Extra Credit by Andrew Clements

Extra Credit by Andrew Clements

ImageHaving seen this book a million times, I never paid close enough attention to realize that the boy on the cover is an Afghani boy and that half of the story is told from an American girl’s perspective and half from young Sadeed.  My trusted librarian friend advised that the book is best taught through a discussion on what rules exist in Islam regarding gender roles, and why they exist.  And after reading it, I quite agree.  The story is very straight forward and predictable, and I really doubt most kids would find this to be Clements best work, however, I think if the students could be directed to critically evaluate WHY Sadeed’s community doesn’t want him communicating directly with American Abby, they might realize more about their parents own rules and reasoning, and be able to talk about them objectively.  The book is 183 pages and an Accelerated Reader Level 5.3.


Sixth grader Abby is in danger of being held back if she doesn’t keep up on her homework and do extra credit.  The extra credit assignment is to do a pen-pal project with a student in Afghanistan, unfortunately Sadeed, is the most qualified, but the village elders don’t think it appropriate for a girl and a boy to communicate.  As a result, Sadeed’s younger sister, Amira,  is selected to write back to Abby with Sadeed’s help.  Sadeed is annoyed by the process and begins writing to Abby independently, until events force him to reconsider.  The book is meant to show how people are universally the same, even when they seem so different.  Abby loves to rock climb and doesn’t like school, Sadeed loves school and has never thought to climb a mountain. Through their letters they realize they have more in common than originally thought.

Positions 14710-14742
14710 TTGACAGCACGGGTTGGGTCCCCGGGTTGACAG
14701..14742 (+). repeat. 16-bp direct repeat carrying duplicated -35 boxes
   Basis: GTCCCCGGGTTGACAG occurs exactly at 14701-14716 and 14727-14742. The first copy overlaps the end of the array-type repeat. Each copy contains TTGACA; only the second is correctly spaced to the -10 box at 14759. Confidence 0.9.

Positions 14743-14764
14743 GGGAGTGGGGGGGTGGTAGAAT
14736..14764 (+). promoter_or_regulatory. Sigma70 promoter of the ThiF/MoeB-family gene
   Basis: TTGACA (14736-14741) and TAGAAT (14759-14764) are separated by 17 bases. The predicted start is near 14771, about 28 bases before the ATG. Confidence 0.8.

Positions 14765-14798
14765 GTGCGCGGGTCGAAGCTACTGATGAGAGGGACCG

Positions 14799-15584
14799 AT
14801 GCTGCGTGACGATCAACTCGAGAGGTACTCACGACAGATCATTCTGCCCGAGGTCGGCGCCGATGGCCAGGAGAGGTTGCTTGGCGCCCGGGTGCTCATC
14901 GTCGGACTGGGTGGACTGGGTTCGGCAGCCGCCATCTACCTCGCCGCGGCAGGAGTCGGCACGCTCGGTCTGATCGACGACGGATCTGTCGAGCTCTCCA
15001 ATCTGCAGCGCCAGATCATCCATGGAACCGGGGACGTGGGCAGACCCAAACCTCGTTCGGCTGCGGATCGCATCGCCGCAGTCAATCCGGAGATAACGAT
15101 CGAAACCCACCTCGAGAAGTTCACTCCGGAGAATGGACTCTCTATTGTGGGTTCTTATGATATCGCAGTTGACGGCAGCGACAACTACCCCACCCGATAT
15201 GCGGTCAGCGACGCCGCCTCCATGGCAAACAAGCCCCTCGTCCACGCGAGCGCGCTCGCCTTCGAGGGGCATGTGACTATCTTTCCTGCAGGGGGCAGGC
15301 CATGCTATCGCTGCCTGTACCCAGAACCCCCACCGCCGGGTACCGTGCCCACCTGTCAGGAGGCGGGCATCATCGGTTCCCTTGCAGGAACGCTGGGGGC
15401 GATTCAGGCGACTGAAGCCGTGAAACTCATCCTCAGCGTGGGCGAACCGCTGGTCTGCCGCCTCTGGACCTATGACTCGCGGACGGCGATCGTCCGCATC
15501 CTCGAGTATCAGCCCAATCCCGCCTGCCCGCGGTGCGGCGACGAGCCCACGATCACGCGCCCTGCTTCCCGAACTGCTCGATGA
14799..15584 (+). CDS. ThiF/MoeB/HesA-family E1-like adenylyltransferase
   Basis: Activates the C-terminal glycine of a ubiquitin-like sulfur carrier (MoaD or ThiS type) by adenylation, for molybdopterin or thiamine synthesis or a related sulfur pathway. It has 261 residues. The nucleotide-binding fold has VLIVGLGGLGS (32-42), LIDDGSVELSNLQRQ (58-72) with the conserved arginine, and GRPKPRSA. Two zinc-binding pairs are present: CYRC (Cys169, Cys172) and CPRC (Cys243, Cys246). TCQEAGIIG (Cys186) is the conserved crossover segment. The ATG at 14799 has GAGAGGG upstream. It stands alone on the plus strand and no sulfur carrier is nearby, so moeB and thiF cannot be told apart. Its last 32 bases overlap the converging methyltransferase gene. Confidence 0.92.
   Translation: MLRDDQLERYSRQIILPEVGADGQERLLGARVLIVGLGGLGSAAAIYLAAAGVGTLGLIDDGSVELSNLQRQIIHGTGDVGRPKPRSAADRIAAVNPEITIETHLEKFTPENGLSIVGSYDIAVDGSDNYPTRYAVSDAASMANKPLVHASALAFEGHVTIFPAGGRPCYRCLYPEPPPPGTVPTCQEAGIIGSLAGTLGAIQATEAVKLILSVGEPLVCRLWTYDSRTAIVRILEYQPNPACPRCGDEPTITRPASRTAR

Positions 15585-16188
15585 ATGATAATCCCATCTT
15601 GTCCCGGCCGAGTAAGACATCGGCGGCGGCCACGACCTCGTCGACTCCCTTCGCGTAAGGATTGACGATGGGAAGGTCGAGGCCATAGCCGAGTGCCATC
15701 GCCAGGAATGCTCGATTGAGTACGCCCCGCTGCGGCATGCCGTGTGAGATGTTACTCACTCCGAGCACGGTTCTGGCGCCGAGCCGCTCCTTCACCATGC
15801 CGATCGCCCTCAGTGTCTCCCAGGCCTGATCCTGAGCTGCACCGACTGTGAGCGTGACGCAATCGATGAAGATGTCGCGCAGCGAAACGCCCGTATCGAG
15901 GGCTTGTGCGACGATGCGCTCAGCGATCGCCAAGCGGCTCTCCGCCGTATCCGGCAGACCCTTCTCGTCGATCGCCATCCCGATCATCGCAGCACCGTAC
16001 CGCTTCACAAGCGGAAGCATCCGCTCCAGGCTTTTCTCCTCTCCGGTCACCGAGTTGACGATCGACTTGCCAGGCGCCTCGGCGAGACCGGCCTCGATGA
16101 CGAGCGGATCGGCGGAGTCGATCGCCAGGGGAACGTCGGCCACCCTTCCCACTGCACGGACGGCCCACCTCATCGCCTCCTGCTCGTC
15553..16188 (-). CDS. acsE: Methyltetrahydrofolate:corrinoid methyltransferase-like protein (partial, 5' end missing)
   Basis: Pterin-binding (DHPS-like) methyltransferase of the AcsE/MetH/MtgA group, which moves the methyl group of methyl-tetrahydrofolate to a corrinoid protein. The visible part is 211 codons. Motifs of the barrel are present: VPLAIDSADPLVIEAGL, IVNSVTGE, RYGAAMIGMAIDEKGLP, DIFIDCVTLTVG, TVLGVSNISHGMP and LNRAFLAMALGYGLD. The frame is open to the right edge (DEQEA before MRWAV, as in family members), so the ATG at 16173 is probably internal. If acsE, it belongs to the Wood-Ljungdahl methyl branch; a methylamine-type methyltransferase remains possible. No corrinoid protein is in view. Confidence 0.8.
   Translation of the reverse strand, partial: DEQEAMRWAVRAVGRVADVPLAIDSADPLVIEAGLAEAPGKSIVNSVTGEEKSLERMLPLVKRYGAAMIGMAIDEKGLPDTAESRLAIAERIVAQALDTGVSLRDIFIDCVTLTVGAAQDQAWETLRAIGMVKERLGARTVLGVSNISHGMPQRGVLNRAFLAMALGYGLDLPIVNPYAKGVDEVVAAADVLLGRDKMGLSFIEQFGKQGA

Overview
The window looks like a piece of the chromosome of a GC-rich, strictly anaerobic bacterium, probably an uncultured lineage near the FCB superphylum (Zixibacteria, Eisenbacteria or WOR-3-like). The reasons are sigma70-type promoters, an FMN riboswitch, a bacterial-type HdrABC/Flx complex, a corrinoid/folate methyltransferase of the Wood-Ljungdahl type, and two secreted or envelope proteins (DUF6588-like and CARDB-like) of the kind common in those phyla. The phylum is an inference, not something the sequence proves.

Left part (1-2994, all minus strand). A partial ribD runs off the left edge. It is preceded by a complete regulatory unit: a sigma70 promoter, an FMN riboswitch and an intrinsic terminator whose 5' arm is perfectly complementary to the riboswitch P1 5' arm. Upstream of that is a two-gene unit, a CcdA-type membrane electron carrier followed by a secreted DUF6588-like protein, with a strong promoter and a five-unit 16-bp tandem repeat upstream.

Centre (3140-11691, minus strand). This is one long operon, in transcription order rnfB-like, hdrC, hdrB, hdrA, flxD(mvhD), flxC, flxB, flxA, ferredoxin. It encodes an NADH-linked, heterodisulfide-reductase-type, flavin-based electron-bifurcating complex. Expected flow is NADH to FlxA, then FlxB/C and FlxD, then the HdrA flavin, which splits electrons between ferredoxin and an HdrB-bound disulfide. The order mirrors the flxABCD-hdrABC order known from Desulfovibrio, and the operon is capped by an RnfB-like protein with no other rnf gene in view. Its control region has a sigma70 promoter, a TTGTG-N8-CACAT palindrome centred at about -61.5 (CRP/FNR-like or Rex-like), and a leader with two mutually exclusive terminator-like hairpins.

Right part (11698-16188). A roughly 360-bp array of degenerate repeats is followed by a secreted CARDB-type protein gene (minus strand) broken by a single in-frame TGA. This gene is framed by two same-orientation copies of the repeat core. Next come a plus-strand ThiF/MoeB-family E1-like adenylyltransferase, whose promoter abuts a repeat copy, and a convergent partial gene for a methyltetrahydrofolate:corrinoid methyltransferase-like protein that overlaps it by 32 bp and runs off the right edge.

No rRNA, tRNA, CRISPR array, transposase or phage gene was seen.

The book discusses the Taliban and how fortunate Amira is to attend school.  It talks about Afghan culture in a fair light, and doesn’t paint all in Sadeed’s village with one stroke.  His parents, the village elders, the principal, all are seen as different individuals, with different thoughts and in a positive light.  If anything Abby’s world is seen as more bland and presented with a broad stroke of uncaring characters.  Sadeed and his family practice Islam and it shapes their moral conduct as well as their every day lives.  Islam is not what the book is about, but it does define the characters and their environment.  I like that it is age appropriate in dealing with complex topics of gender roles, and societal customs, I think our students can relate to both Abby and Sadeed (and even Amira), however I think that the characters would soon be forgotten.  While the book has a lot going for it, it seems to come up a little short.  If I do this as a book club discussion I would keep it 4th through 6th graders, I think the older students would be bored by it.  I think that the discussion would be more fruitful than the book alone.  InshaAllah, if one can get through the tediousness of, if Abby will get to go to seventh grade, and reach the top of the rock wall, there is a sweet story of building bridges and trying to see the world from other people’s perspectives; as well as opening the door to understanding why religiously and culturally our parents set up the boundaries that they do.


The younger sister teases her older brother that he has a crush on her pen pal, and one could argue either way that he does, but, it is clean in terms of language, violence, and anything clearly objectionable.


The discussion guide is found in the back of some editions, if not you can see it here:


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